Whirlpool ETl8MK User manual

Whirlpool ETl8MK User manual

NO-FROST

REFRIGERATOR-

FREEZER

Model ETl8MK

CAVE

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,&..:**.:. ; rd. Freezers. Refrigerator-Freezers, Ice Makers, Dishwashers, Bmlt-In Ovens and Surlace Units. Ranges, MIcrowave Ovens. Trash Compactors, Room Air Condltloners. Oehumldlllel

Please read this

Use and Care Guide before you do anything else...

This booklet tells you how to start your refrig- erator, clean it, move shelves and adjust con- trols. It even tells you what new sounds to expect from your refrigerator.

Treat your new refrigerator with care. Use it only to do what home refrigerators are de- slgned to do.

Parts and features

Freezer Control

\

-

Adjustable

Freezer Shelf

Utility

Compartment

Butter

Compartment

Meat Pan y Crisper Cover

/ Crispen

2

Copy your Model and Serial Numbers here...

When you need service or call with a question. have this information ready:

Model Number

1.

Complete Model and

Serial

Numbers (from the label located as shown).

Serial Number

2. Purchase date from sales slip.

Purchase Date

Copy this information in these spaces, Keep this book, your warranty and sales slip together in a handy place,

Service Company and Telephone Number

Contents

SAFETY FIRST

BEK)REYOUPLUGITIN..

Install Properly.

Level Refrigerator-Freezer

Remove Sales Labels

Clean It

Plugltln

USING YOUR REFRIGERATOR

Setting the Controls

Changing the Control Settings

Power Saving Control

Changing the Light Bulb

Moving the Meat Pan and Cover

Adjusting the Refrigerator Shelves

Removing the Crispers and Cover

Removing and Adjusting the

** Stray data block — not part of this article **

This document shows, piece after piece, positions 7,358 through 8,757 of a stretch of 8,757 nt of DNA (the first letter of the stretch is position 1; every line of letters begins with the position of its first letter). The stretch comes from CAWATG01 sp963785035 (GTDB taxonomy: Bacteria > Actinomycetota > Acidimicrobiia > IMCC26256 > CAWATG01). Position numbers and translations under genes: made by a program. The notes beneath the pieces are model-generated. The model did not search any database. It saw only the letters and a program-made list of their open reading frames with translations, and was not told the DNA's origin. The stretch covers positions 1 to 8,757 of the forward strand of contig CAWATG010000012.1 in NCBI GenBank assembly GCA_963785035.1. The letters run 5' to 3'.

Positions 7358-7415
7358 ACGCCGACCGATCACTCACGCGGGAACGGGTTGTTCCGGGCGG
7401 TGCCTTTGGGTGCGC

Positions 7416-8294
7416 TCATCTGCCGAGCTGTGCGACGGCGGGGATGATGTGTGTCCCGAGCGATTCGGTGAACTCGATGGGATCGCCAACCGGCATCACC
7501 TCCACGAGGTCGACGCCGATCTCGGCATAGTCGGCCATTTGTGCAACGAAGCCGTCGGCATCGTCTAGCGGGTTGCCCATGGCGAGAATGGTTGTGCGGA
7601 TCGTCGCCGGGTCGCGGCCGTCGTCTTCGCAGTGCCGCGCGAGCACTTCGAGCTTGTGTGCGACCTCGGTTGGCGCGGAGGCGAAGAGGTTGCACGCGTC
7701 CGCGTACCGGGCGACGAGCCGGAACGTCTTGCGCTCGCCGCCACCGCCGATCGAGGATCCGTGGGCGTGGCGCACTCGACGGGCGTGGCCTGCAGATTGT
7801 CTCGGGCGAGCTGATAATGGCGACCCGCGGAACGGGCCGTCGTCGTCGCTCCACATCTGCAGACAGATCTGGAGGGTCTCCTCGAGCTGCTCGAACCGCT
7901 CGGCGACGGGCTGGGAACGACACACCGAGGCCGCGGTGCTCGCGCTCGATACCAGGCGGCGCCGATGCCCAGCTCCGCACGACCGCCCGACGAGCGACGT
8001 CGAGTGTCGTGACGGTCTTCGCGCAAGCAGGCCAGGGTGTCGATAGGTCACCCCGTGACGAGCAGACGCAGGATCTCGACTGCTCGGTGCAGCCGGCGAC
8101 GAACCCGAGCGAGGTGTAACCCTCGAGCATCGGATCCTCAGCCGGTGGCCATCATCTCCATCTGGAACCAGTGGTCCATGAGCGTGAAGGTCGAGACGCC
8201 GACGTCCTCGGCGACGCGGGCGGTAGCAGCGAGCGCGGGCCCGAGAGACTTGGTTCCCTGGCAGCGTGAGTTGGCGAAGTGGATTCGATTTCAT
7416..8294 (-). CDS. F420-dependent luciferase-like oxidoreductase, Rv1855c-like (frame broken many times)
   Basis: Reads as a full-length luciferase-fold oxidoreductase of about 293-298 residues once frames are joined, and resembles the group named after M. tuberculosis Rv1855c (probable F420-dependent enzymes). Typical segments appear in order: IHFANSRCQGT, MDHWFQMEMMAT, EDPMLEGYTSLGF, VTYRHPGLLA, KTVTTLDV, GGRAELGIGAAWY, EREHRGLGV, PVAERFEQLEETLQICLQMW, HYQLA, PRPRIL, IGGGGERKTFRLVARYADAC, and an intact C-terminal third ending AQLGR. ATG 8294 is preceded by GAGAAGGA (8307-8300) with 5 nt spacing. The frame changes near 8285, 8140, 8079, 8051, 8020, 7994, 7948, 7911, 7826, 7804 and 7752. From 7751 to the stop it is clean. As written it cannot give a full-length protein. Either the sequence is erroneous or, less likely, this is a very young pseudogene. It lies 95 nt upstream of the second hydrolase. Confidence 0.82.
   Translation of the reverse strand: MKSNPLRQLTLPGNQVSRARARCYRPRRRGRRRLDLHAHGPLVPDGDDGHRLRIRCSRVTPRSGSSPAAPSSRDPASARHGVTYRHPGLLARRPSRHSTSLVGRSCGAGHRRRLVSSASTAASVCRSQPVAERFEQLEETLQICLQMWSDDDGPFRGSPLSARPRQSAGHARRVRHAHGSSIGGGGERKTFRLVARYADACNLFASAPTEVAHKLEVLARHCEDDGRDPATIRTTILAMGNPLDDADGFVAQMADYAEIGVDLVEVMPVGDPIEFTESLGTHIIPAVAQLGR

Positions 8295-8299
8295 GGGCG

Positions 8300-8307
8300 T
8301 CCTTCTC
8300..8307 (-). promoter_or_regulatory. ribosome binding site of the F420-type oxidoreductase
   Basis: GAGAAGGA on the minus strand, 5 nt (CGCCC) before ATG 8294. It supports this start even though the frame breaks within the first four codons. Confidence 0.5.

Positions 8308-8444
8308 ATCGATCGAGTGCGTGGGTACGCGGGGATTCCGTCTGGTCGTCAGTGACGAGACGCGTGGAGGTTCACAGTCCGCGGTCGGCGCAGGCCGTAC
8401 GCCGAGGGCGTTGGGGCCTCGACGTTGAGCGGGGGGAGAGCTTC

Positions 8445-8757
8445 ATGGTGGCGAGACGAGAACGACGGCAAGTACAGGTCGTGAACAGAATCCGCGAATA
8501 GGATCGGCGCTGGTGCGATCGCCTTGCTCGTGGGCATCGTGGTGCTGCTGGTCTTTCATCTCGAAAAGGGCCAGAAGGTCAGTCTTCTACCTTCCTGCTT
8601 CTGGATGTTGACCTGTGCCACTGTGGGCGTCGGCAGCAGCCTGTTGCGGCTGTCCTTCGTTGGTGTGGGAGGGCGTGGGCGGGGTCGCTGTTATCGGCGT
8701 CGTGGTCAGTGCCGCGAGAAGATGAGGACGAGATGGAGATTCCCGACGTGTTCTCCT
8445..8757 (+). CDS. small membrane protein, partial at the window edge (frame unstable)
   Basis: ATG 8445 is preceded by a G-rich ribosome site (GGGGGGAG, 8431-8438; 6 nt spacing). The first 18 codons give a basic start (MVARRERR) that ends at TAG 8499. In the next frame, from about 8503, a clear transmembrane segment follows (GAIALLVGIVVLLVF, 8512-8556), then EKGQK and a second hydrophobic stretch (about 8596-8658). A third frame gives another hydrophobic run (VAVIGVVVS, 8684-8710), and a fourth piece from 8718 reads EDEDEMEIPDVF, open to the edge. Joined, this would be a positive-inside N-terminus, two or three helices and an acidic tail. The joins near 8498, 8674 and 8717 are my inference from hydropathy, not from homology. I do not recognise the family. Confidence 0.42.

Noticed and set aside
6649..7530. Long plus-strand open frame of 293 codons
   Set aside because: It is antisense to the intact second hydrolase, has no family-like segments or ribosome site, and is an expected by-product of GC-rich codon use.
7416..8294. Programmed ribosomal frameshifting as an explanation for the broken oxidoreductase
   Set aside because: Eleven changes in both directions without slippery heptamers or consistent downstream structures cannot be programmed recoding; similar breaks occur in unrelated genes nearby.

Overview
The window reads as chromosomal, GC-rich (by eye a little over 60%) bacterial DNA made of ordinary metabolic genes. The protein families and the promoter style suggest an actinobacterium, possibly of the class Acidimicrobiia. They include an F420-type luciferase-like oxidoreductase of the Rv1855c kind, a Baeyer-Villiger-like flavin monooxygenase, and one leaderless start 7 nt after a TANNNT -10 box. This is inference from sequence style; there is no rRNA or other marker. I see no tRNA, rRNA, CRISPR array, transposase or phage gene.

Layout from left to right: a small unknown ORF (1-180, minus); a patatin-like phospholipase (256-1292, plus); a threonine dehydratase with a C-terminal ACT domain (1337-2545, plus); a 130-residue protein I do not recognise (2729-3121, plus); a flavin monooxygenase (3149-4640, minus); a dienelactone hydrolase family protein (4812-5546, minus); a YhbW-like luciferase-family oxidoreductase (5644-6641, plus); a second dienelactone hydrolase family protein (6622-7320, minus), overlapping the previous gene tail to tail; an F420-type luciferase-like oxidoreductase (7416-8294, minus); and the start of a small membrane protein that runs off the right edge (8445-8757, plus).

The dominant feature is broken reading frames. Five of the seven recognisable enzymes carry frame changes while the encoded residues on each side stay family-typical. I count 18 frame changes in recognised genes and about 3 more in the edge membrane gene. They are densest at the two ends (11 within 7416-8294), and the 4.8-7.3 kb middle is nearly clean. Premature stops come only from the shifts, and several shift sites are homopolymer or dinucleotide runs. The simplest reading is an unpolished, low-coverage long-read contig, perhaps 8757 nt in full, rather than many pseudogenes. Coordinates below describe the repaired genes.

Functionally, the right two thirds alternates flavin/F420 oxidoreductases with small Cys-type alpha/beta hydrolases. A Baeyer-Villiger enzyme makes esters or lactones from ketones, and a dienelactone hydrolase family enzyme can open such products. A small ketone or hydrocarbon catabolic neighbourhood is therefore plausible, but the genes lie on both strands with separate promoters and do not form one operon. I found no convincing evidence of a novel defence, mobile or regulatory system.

Freezer Shelf

Page

3

2. If You Need Assistance

3. If You Need Service

4. If You Have a Problem..

Page

Ice Cube Trays

Optional Automatic Ice Maker

Sounds you May Hear ,

Energy Saving Tips

CLEANINGYOUR REFRIGERATOR

Cleaning Chart

FOOD STORAGE GUIDE

Storing Fresh Food

10

10

Freezing and Storing Frozen Foods

11

VACATION AND MOVING CARE

14

IF YOU NEED SERVICE OR ASSISTANCE

15

I. Before Calling for Assistance 15

8

8

9

7

7

8

15

15

15

7

01986 Whirlpool Corporation

Before you plug it in

IMPORTANT

l l l

Before using your refrigerator, you are personally responsible for making sure that it... is installed and leveled on a floor that will hold the weight, and in an area suitable for its size and use. is connected only to the right kind of outlet, with the right electrical supply and grounding. [Refer to your “Electrical Requirements and Grounding

Instructions:‘) is used only for jobs expected frigerators of home re-

.

. is not near an oven, radiator or other heat source. is properly maintained. is out of the weather is used in an area where the room temperature will not fall below 55” F (13” C). is not used by those who may not understand how it should be used. is not loaded with food before it has time to get properly cold.

3

Install properly.. .

Remove sales labels.. .

Remove the Consumer Buy Guide label, tape and any

Inside labels before using the refrigerator

To remove any remaining glue:

I, Rub briskly with thumb to make a ball then remove.

OR